The agreement can be customized between both dentists, but the basic shape is the same: The established dentist exchanges ownership in his or her practice for an annual retirement income. The ownership shares are held in escrow until the new dentist has fulfilled the obligations of the contract.

Under this setup, the established dentist can retire or continue to see a smaller set of patients to supplement the retirement payment. As long as the retirement income payment from the practice exceeds the annual withdrawal amount received from the lump-sum sale proceeds, it's a better deal for the established dentist.

Here's an example of how the retirement income method can work between an established dentist and one fresh out of dental school.

Dr. Michael Jones has practiced for more than 20 years and wants to transition his client base to another capable dentist, someone he can trust to carry on the business he built and provide high-quality service to his patients. Dr. Jane Smith just graduated from dental school and is carrying a significant debt burden from student loans. But she brings the right mix of energy and determination needed to keep a practice going.

The two dentists forge an agreement using the retirement income method, in which Dr. Jones hands over to the younger Dr. Smith full ownership of his established practice—building, equipment, client list, everything. No money is exchanged up front. All of the fixed overhead costs of running practice—office space, utilities, accounting fees, insurance premiums, and more—are covered by Dr. Smith as the new owner.

As a young practitioner, she can look to Dr. Jones as a mentor for guidance on running the practice. And Dr. Jones can pass along what he's learned about building and managing a dental practice while stepping out of the day-to-day operations of the business. By mentoring his young apprentice, he can ensure the practice he built is passed to the next generation in capable hands.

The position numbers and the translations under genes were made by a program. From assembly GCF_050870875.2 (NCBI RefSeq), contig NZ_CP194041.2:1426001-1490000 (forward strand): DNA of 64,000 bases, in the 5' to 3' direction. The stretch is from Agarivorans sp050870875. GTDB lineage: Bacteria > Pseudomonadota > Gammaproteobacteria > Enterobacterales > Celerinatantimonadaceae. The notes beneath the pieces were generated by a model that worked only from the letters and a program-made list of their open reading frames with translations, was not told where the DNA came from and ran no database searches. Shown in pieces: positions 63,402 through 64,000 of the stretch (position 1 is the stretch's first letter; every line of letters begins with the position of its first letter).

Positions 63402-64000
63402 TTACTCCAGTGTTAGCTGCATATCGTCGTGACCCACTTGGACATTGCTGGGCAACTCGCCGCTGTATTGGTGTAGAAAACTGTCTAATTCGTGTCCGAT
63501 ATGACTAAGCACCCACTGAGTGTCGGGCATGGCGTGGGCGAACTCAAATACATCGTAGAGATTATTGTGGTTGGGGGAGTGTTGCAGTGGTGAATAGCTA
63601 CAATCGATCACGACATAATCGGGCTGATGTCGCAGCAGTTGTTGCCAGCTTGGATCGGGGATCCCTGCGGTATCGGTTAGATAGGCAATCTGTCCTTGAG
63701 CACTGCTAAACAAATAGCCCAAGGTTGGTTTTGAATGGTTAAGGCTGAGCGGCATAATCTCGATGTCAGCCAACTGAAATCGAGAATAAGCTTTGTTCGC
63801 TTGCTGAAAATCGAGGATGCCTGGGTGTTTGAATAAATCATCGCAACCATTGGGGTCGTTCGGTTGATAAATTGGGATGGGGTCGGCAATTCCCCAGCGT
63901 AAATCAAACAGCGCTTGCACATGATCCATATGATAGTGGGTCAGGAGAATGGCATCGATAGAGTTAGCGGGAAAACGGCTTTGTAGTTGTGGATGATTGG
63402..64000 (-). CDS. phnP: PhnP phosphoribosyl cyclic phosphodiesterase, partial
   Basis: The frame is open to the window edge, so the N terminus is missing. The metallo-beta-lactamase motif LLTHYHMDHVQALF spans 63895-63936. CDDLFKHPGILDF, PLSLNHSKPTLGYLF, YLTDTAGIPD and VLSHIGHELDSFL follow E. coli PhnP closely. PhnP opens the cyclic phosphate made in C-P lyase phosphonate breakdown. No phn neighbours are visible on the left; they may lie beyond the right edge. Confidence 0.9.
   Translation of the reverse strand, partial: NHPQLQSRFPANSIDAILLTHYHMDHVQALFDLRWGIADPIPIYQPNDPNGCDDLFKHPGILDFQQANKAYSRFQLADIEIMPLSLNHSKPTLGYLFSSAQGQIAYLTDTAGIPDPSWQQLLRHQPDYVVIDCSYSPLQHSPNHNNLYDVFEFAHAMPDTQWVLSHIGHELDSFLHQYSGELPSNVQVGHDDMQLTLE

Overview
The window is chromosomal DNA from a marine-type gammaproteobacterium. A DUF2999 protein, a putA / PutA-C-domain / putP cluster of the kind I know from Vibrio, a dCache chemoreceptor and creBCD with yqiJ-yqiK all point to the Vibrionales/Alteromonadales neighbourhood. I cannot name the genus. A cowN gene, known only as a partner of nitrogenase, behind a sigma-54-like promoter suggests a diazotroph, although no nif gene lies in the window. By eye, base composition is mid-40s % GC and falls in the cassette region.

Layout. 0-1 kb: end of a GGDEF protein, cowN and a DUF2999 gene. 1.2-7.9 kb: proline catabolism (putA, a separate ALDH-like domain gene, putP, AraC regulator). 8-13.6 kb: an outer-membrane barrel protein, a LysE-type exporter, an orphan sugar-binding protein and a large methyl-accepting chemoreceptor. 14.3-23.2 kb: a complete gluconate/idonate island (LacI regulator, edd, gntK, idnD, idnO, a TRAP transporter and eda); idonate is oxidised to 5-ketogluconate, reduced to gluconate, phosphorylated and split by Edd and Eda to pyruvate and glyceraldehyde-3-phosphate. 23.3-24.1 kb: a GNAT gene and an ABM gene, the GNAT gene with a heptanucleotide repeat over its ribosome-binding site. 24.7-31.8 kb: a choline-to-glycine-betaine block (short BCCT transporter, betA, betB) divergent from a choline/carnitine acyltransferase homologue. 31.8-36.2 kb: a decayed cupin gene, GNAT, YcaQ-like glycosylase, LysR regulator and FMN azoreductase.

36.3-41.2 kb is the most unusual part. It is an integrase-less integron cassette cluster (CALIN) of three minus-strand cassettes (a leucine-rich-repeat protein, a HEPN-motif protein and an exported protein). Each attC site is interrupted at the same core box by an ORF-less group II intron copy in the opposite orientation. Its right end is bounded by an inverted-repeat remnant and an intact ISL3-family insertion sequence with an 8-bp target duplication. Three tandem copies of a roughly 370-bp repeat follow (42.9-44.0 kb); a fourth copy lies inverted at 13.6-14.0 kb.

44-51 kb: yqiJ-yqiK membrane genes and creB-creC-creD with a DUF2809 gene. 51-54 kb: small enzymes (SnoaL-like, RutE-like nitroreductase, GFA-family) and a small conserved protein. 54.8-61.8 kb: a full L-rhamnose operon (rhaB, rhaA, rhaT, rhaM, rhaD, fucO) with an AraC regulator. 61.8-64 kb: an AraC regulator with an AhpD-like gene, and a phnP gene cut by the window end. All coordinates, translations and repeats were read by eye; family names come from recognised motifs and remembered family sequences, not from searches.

The agreement could be structured so that his ownership stake is paid using the installment sales method. Using the $21,480 annual income calculation from the lump-sum payout from above as our hurdle rate, any payment above $1,790 per month would be a better deal for Dr. Jones.

The average dental salary on Glassdoor at one of the corporate dental practices is $144,711 per year.4 In all likelihood, Dr. Smith could afford to pay as much as $4,000-$5,000 per month to Dr. Jones for the opportunity to own her own practice when you compare what she would make in corporate dentistry (not to mention the quality-of-life issues for her, as well). It could be a win-win for both parties.

The biggest benefit of using a retirement income method is the freedom it offers to both new and established dentists. The financial worries about the payment, ownership, and practice development are eased by mentorship, trust, and mutual incentives. Both practitioners can focus on doing the work they love and following a career path that leads to long-term success and financial rewards for both parties involved.

References

1. How does your dental practice compare? Cain Watters and Associates website. http://www.cainwatters.com/PDF/HowDoesYourDentalPracticeCompare.pdf. Published 2013. Accessed January 4, 2016.

2. Giroux T. Purchasing a practice. Dental Economics website. http://www.dentaleconomics.com/articles/print/volume-101/issue-2/features/purchasing-a-practice.html. Published February 2001. Accessed January 4, 2016.

3. ADEA survey of dental school seniors, 2013 graduating class: Tables report. American Dental Education Association website. http://www.adea.org/surveys-and-reports/dental-school-seniors-2013-tables.aspx. Accessed January 4, 2016.

4. Salary: Dentists. Glassdoor website. https://www.glassdoor.com/Salaries/dentists-salary-SRCH_KO0,8.htm. Updated November 25, 2015. Accessed January 4, 2016.


Rusty Holcombe, CFP, is president of the Atlanta-based investment firm Holcombe Financial. He is the author of the book You Should Only Have to Get Rich Once. Holcombe Financial delivers a creative financial-planning process to clients ready to think differently about their wealth and develops tailor-made solutions to help maintain clients' independence forever. For more information, visit holcombefinancial.com.